Spirituality is a personal belief that supports our ability to find meaning in our lives, a connection to something greater than ourselves, and the ability to transcend the challenges we all face. Whether people choose a formal religion, practice an informal spiritual path, or are simply seeking to gain a sense of purpose and meaning in their lives, they can benefit from tapping into their spiritual side.

Many people think they need to be religious to be spiritual. This is not the case. A person can be religious without being spiritual and vice versa. For example, many people think of spirituality as an individual experience that has nothing to do with organized religion. Some use meditation, yoga, or a walk in nature as ways to connect with their spirituality. Others find it through prayer or time spent with others who are deeply important to them.

There are also those who consider themselves spiritual but don't have any religious beliefs or practices. These individuals may look at spirituality as a way of connecting with themselves and the world around them--nature and animals for example--rather than connecting with a higher power or God.


Environmental wellness inspires us to live a lifestyle that is respectful of our surroundings. This realm encourages us to live in harmony with the Earth by taking action to protect it. Environmental well-being promotes interaction with nature and your personal environment. Everyone can have a strong environmental consciousness simply by raising their awareness.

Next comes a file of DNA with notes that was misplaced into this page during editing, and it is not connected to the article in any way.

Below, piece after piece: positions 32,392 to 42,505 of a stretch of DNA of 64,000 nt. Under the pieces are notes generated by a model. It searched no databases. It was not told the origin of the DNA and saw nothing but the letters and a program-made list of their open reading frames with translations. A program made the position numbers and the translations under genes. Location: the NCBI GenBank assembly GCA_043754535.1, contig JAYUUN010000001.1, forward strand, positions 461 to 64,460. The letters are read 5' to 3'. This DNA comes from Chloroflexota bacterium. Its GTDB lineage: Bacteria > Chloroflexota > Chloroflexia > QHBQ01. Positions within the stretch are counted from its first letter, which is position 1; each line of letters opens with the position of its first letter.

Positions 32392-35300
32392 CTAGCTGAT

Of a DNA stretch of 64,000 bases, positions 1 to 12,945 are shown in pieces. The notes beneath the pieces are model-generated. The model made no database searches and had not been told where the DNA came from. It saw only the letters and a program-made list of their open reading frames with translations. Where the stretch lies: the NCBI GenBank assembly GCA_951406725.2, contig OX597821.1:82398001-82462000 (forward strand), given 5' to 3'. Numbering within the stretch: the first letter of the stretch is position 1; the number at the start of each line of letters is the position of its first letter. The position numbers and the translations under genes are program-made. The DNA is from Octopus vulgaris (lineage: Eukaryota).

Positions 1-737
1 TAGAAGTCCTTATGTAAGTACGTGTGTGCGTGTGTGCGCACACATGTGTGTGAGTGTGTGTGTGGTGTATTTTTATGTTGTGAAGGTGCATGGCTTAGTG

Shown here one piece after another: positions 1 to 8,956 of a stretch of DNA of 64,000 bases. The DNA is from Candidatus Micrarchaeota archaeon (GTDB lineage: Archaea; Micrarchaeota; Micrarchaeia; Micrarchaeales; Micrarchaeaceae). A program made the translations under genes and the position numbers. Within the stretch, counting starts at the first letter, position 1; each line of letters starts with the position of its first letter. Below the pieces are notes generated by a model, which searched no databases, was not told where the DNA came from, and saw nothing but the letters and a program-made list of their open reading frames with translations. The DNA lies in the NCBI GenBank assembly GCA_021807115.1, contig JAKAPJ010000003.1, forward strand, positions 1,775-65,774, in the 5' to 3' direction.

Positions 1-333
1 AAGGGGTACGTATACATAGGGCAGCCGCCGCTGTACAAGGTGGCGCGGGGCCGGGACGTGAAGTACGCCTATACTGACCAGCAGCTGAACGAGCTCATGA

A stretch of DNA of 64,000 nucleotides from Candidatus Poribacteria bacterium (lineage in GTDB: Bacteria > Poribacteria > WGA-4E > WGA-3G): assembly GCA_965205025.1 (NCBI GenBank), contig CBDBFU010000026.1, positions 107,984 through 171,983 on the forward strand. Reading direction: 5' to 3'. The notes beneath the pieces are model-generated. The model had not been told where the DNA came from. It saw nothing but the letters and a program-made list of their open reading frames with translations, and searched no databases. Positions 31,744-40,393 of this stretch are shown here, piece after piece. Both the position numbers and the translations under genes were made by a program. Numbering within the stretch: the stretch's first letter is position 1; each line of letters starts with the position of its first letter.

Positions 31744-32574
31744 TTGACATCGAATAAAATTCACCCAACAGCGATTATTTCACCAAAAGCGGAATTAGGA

Our environmental awareness encompasses several practices:

Carpooling, biking or walking instead of driving

Recycling paper, plastic and glass

Buying locally grown produce and environmentally friendly products and services

Using recyclable bags when shopping

Planting trees, flowers or a garden


The Occupational Dimension of Wellness is the ability to get personal fulfillment from our jobs or our chosen career fields while still maintaining balance in our lives. Our desire to contribute in our careers to make a positive impact and to be recognized for our contributions helps us to grow in this dimension.

This dimension encompasses how we view work, what we consider a career, and how one views the time spent working. It asks: Am I challenged by my work? Do I feel that my work is meaningful? Does my work provide me with a sense of purpose? Does my job provide variety and stimulation?

The occupational dimension focuses on the need for us to derive satisfaction from our careers. When we find ourselves searching for meaning and purpose in our work, it can often be difficult to find satisfaction. Too often, we allow others to define what success looks like for us and then wonder why we are unhappy when we reach the top of that mountain. By defining what success looks like for us, not only will we likely feel greater levels of satisfaction if/when we achieve it but also if/when we don’t.

At the end of the day, you need to remember that wellness is a personal choice and goal. What works for you may not work for your friend, partner, or brother. You need to determine what the most effective steps will be in reaching your goals and creating a sustainable plan that works best for you. Once you do that, it’s all about incorporating those new behaviors into your life to ensure lasting wellness.